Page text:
The workplace is changing rapidly. No longer are workers measured based on the amount of time spent sitting at their desks or in their offices. The concept of a defined 9 AM to 5 PM workday also is becoming a relic of the past. Instead, workers are measured based on their performance, and whether their work contributes to bottom-line results.
Workplace and Workstyles Changing Rapidly
One factor is demographic changes in the workforce. Millennials comprise over half of the workforce, and more than one-quarter hold managerial roles. Much has been written about millennials and their desire to use technologies from the consumer world at work; they look for solutions that are easy to use and enable them and their colleagues to be more productive and to engage with customers in new and better ways.
To the above point, technology disruption is concurrently transforming workstyles and the workplace. And while millennials are embracing technology in higher numbers than other demographics, technology impacts every demographic group. Companies are rethinking their office spaces, creating collaborative, flexible environments without walls and fixed workspace. Small businesses are opting to forego office space altogether, embracing on-demand workspace and meeting rooms, including coworking space. Other businesses are creating hybrid office models that leverage a combination of permanent and on-demand workspace to accommodate worker lifestyles, telecommuting preferences, remote and gig workers, and other factors.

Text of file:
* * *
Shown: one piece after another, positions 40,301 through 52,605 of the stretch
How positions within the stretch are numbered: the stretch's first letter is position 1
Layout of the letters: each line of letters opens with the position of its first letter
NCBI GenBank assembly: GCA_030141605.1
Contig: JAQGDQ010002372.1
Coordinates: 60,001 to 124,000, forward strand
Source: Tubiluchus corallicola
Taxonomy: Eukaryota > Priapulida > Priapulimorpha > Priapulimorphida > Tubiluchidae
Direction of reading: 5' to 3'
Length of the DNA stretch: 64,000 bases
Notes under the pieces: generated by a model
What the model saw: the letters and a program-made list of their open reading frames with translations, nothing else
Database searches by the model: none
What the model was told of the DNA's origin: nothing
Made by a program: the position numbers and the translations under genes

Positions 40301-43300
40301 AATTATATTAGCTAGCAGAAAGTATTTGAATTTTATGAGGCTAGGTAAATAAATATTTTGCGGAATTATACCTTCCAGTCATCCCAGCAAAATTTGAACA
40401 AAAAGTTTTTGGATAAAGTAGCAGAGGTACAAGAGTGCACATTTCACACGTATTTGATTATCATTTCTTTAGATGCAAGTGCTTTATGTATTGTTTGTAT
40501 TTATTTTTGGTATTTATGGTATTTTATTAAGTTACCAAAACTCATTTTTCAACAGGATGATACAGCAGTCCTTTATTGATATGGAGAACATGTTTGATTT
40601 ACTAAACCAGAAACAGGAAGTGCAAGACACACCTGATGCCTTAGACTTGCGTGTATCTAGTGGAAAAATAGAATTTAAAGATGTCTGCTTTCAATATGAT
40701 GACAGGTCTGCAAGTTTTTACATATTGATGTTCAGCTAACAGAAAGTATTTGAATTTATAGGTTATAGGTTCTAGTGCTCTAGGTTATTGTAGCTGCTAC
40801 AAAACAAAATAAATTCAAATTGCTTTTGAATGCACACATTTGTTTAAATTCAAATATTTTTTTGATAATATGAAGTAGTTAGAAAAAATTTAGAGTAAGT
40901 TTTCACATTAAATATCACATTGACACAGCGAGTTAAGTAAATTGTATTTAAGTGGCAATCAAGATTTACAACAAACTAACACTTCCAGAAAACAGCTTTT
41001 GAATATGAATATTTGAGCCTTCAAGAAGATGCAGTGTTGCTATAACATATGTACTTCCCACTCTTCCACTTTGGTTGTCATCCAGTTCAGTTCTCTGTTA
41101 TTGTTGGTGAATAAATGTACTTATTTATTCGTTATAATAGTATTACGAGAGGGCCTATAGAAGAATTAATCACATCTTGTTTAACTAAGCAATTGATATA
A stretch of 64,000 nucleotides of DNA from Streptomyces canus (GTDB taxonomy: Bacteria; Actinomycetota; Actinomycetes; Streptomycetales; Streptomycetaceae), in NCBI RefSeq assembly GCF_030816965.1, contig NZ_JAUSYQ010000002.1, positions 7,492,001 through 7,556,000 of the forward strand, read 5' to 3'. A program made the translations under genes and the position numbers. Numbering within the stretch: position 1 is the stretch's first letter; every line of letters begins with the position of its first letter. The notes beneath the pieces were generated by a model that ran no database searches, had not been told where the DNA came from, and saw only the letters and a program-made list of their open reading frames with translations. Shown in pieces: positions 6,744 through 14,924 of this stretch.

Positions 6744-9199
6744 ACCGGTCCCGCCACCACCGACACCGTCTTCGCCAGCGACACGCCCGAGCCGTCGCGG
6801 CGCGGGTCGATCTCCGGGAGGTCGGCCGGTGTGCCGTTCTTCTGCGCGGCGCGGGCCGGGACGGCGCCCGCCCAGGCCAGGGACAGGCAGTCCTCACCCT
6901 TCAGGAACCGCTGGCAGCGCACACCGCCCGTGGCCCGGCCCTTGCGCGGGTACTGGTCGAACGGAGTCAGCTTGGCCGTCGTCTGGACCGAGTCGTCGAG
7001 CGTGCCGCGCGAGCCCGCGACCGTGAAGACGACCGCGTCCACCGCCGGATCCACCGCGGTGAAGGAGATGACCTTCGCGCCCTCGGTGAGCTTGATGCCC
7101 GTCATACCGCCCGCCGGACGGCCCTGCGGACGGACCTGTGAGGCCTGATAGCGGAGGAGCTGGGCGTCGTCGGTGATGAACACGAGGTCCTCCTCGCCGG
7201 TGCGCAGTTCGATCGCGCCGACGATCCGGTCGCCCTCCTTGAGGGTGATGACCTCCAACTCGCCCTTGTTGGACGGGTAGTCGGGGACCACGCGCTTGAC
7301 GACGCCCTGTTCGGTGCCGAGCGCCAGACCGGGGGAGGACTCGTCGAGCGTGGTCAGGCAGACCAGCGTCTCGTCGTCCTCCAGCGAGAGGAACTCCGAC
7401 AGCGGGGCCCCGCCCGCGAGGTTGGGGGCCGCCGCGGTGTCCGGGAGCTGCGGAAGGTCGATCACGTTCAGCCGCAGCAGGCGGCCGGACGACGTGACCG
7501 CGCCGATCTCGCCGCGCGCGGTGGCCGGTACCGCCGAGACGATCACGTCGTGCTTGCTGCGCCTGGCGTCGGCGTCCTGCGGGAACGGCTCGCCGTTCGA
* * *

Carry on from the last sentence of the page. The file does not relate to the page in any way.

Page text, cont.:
[subhed] From On-Premise to Cloud Video Conferencing
Cloud video conferencing is playing a critical role in facilitating these changes. Indeed, video is used in 45 percent of all conference meetings, and this number continues to increase. The fact that 54 percent of conferences involve remote participants is certainly a contributing factor (not to mention that 80 percent of meetings for those who collaborate most frequently involve remote participants). Indeed, video conferencing is now the most preferred business tool – over emails and voice calls.
In the past, on-premise video conferencing was not scalable for reasons that included:
- Too expensive. You needed expensive equipment in every meeting room.
- Poor connectivity. Internet bandwidth couldn’t support the requirements of video.
- Time-consuming management. Setup and ongoing management of equipment required specialized IT personnel. IT staff for midsize and large enterprises already have too much on their plates, whereas small businesses typically had not personnel to setup and manage the equipment.